Tone deafness linked to spatial processing deficits

notes.JPGTone deafness (or amusia) is an impairment in the ability to discriminate changes in the pitch of a melody. The condition, which was first described in 1878, affects about 4% of the population. It arises in early childhood and continues throughout adulthood.

Neuroimaging studies show that amusia is not associated with abnormal neural activity in the auditory cortex (the region of the temporal lobe involved in processing auditory information). It is also now known that the condition is specific to musical tones; tone deaf individuals (hereafter referred to as amusics) are able to perceive the subtle differences of inflection used in spoken language, and can differentiate a question from a statement because (in the English language, at least) one raises one’s pitch slightly at the end of the sentence when asking a question. But if the words are replaced with tones, the amusic cannot tell the difference between the two types of sentence.

Thus, amusia is not simply an impairment in the sensory processes of pitch detection, but intead is likely to be caused by deficits at a higher level of auditory processing, at which musical pitch is represented more abstractly. Now, a new study published in the July issue of Nature Neuroscience provides evidence that this is indeed the case. The findings of the study suggest that the brain uses a spatial code to represent muscial pitch.

Katie Douglas and David Bilkey, of the Department of Psychology at the University of Otaga in New Zealand, recruited 34 right-handed students to take part in their study, and divided them into 3 groups: an experimental group consisting of 6 female and 2 male amusics, whose condition had been determined using a standardized test called the Montreal Battery of Evauation of Amusia (MBEA), and two control groups, one consisting of musicians and the other of non-musicians.

The performance of all the participants on a number of cognitive tasks was then tested. The first task involved mental rotation; the participants were shown an image of an object and then asked to determine which of a series images presented to them corresponded to that object viewed from a different angle. In the second task, they were shown an image of an animal and then asked to identify the same image on one of a series cards.

It was found that the amusics performed significantly more poorly than both control groups on the mental rotation task. There was no difference in the reaction time between the groups, but the amusic participants were markedly more prone to making errors. The researchers also found a correlation between task performance and MBEA score – the more severe the amusic’s condition, the greater the number of errors that individual made. On the other hand, there was no significant difference between the performance of all 3 groups on performance of the animal matching task.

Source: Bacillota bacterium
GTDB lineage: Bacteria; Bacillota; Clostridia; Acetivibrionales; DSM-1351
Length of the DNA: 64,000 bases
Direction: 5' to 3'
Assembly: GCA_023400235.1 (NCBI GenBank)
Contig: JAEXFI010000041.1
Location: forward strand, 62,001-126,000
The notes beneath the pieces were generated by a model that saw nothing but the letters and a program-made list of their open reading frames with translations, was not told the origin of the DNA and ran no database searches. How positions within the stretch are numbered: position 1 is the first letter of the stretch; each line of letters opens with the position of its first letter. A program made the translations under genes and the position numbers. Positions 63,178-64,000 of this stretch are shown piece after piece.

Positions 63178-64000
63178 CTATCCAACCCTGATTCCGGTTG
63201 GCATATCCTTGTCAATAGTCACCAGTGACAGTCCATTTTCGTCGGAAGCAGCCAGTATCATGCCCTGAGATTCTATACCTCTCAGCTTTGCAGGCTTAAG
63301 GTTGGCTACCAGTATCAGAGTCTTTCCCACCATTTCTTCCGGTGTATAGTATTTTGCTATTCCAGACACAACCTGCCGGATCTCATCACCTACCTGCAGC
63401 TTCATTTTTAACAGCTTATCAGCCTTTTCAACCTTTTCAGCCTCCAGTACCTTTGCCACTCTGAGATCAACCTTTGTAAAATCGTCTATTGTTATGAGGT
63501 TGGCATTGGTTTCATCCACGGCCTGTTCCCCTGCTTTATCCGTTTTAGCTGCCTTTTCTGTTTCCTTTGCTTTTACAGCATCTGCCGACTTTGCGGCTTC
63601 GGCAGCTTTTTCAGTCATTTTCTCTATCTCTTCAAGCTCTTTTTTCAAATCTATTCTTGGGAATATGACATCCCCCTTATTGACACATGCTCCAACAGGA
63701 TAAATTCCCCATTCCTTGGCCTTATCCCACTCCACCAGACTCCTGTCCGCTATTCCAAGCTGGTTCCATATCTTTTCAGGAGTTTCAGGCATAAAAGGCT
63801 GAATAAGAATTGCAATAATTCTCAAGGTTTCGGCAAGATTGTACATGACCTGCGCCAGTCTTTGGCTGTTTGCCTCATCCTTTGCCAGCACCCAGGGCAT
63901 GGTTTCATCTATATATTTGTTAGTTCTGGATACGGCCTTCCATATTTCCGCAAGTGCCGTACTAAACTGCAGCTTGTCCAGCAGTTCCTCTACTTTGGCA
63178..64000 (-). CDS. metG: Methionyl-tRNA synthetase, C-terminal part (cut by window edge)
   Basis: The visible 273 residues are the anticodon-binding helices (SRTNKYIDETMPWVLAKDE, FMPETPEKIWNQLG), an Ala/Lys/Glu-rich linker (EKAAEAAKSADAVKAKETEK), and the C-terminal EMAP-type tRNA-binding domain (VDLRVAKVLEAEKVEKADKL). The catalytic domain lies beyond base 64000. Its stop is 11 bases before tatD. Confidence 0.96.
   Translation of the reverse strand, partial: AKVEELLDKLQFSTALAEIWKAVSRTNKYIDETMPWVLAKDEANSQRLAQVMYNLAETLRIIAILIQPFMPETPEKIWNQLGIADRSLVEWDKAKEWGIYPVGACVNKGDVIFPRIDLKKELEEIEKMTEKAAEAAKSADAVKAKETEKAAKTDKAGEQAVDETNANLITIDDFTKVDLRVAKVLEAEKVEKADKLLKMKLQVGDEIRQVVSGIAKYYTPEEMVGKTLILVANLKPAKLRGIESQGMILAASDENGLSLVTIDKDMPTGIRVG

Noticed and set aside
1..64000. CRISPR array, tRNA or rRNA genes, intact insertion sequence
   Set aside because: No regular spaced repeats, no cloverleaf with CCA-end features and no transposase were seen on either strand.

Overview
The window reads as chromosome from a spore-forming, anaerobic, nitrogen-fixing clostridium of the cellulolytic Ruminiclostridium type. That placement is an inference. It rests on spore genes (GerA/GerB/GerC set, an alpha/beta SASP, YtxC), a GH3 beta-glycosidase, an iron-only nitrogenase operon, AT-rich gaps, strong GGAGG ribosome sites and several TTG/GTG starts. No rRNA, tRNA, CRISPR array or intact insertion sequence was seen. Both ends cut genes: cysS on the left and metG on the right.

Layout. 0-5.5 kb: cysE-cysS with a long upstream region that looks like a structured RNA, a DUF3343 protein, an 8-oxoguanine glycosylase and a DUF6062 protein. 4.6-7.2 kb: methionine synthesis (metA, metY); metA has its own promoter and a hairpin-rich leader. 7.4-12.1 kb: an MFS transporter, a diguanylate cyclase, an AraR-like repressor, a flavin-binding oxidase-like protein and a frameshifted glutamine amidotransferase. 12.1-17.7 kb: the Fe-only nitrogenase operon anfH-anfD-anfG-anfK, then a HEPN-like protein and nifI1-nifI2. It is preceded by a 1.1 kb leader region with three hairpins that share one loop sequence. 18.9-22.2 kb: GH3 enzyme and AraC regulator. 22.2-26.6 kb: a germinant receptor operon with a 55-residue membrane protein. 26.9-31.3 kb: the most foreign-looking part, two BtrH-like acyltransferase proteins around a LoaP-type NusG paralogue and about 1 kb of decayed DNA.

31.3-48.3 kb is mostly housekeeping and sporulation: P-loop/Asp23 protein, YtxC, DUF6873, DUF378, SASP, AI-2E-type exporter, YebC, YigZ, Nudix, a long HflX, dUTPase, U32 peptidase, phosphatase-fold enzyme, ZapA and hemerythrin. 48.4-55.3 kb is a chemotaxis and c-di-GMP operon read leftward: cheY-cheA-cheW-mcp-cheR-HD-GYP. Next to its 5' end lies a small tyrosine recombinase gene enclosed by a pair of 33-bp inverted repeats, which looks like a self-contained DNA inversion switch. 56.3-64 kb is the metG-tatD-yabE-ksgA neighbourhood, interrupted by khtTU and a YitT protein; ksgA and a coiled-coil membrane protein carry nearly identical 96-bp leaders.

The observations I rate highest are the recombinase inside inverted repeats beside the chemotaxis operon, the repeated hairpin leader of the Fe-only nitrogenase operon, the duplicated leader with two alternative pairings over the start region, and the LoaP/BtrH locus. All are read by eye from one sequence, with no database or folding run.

The participants were then asked to perform a third task. They were played two successive musical tones through a set of headphones; if they perceived the second tone as having a higher pitch than the first, they pressed the number ‘6’ located near the top of the keyboard, but if they thought that the second tone was lower than the first, they pressed the letter ‘b’ which was lower down. Thus, the stimulus and the response are said to be compatible. Under another condition, called the incompatibility condition, the configuration of the keys was reversed, so that responding “higher” involved pressing a key at the bottom and vice versa. All 3 groups made more errors in the second trial, in which the stimulus and response were incompatible. But importantly, the amusics performed the task far more quickly than the non-amusics.

Finally, the participants were made to perform the pitch discrimination task simultaneously with either the mental rotation or the animal matching task. When the pitch discrimination and animal matching tasks were performed together, there was little difference between the amusics and the controls. But when the pitch discrimation was performed together with the mental rotation, the amusics had markedly quicker reaction times than the controls. So, it seems that the mental rotation task caused less interference with the pitch discrimination in the amusics than in the controls.

All of the experiments carried out by Douglas and Bilkey demonstrate a strong correlation between amusia and poor performance on tasks involving the manipulation of objects in space. The study therefore provides evidence that in amusics the link between pitch and the cognitive processes of spatial representation are weaker than in non-amusics. Interestingly, 2 left-handed amusics, whose data were excluded from the study, performed better on the mental rotation task than the right-handed amusics in the exerimental group, suggesting that handedness and the lateralization of cerebral functions that goes with it may have some influence on th erelationship between pitch and spatial representation. But how pitch and spatial representation might be related is as yet unclear; if the relationship is bidirectional, improvements in spatial tasks may enhance pitch discrimination and vice versa. If so, spatial training may enable amusics to improve their pitch discrimination.